The digital portion of the DAB signal is subject to interference, for example, by first-adjacent FM signals or by host signals in Hybrid IBOC DAB systems. Signal processing techniques are required to separate out the signals of interest in the presence of the interferers.
One FM extraction technique called COLT (COntinuous Look Through) can be used to extract a narrowband signal from beneath a wideband FM signal. This technique is described in U.S. Pat. Nos. 5,263,191; 5,428,834; and 5,355,533. The method described in those patents uses, in effect, a notch filter which tracks and suppresses the FM instantaneous frequency of an interfering signal.
FM IBOC DAB signals are subject to various fading conditions and bandwidth properties which limit that effectiveness of prior art COLT techniques. The is a need for a signal extraction technique that is effective for in-band on-channel digital audio broadcast signals under fading conditions.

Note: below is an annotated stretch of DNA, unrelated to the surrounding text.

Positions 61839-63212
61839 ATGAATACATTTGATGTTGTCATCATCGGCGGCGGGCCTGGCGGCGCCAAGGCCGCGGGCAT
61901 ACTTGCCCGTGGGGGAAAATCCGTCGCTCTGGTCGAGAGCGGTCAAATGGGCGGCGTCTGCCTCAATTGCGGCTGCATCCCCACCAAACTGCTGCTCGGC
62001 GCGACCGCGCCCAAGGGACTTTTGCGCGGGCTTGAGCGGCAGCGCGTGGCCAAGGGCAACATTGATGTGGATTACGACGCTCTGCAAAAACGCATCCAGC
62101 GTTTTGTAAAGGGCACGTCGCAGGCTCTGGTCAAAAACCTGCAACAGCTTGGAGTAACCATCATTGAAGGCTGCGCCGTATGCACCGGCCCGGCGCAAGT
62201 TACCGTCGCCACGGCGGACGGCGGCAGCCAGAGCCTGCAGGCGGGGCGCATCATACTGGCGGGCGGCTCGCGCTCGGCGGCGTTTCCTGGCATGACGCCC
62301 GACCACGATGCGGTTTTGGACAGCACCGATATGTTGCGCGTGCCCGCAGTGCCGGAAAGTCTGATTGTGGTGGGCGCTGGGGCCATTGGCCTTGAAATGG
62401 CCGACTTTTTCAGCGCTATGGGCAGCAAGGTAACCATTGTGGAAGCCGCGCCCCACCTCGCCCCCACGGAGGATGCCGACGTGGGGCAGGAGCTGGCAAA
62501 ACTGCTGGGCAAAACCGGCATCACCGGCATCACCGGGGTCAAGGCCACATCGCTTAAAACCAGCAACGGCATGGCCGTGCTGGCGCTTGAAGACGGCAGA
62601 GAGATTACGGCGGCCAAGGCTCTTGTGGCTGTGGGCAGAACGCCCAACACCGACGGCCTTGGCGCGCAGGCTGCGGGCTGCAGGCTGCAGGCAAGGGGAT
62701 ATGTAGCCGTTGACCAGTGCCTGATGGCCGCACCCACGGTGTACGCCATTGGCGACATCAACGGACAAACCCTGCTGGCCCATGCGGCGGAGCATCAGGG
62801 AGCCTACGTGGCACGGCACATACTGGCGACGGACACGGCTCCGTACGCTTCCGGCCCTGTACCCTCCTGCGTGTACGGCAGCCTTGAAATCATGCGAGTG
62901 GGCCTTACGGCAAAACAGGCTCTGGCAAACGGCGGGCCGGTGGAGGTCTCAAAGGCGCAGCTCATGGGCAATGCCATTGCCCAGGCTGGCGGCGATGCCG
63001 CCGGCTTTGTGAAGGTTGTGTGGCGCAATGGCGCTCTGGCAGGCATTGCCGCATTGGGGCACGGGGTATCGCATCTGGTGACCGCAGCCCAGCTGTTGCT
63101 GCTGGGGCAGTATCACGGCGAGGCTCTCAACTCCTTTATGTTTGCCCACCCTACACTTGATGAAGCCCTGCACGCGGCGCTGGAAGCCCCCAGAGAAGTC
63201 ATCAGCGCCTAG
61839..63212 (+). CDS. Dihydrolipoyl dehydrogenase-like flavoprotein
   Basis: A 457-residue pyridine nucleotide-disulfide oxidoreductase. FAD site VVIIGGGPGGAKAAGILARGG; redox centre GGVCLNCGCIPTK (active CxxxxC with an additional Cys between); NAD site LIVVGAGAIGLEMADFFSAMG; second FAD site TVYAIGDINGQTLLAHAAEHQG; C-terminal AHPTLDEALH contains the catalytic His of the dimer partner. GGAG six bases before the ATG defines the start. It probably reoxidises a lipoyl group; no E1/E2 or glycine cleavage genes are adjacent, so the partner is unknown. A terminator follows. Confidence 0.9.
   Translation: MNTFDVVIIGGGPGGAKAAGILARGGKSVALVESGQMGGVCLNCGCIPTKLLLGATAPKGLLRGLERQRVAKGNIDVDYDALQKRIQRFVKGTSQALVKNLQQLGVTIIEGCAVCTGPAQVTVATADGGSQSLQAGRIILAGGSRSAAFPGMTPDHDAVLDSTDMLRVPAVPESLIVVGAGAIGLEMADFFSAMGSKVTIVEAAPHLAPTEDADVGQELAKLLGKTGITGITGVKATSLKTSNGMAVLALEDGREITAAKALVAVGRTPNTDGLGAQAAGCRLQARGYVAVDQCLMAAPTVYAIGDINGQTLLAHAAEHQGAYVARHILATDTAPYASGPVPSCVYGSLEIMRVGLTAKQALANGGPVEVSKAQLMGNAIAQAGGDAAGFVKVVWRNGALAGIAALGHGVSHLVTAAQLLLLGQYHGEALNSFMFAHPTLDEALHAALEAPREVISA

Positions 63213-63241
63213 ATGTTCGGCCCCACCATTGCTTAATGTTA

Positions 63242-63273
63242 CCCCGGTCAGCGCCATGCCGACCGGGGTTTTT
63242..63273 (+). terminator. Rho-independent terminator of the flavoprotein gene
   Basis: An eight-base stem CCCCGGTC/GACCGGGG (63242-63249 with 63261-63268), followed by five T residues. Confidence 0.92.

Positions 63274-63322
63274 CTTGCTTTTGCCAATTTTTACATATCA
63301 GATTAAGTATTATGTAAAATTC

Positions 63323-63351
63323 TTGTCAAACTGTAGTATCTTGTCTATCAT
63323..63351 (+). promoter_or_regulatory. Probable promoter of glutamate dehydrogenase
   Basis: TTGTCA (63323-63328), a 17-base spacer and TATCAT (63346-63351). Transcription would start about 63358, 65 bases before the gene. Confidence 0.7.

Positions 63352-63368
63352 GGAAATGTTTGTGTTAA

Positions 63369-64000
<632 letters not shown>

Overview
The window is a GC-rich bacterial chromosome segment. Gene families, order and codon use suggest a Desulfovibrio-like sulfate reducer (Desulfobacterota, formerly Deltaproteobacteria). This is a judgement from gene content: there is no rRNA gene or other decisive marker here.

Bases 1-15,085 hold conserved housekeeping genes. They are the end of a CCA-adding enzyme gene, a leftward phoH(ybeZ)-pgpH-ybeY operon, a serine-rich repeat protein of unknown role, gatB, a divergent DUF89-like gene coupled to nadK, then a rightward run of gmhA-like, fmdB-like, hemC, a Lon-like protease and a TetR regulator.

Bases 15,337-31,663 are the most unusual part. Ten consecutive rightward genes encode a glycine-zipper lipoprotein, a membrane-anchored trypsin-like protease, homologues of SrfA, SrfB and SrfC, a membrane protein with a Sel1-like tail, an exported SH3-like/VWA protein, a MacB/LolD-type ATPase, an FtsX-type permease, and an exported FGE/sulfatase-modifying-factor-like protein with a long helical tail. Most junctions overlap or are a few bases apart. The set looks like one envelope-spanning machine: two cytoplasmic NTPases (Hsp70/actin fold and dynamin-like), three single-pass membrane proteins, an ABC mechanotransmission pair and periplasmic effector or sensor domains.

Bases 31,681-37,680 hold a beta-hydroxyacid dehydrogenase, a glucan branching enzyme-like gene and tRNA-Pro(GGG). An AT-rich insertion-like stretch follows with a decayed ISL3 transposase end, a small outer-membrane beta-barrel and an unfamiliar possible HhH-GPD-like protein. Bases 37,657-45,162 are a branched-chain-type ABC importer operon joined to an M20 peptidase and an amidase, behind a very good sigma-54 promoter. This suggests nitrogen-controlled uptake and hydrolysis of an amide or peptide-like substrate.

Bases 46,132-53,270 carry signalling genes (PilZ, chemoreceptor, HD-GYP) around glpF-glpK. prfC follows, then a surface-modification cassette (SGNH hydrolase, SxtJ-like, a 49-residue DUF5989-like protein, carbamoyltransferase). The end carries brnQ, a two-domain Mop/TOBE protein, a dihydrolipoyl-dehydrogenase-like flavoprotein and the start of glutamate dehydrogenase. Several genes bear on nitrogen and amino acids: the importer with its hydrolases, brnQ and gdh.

This invention provides a method for reducing FM interference in an in-band on-channel digital audio broadcasting system. The method includes the steps of receiving a composite signal including a signal of interest and an interfering signal and normalizing the composite signal to produce a normalized composite signal. The composite signal is then multiplied by the complex conjugate of the normalized composite signal to produce a real signal. Then the real signal is filtered and the resulting filtered signal is multiplied by the normalized composite signal to produce an output signal. The adverse effects of the interfering signal in the output signal are reduced relative to the signal of interest in the original composite signal, thereby making it easier to detect the signal of interest. In this context, adverse effects refers to such effects as corruption of the detected symbols resulting in increased bit error rate (BER).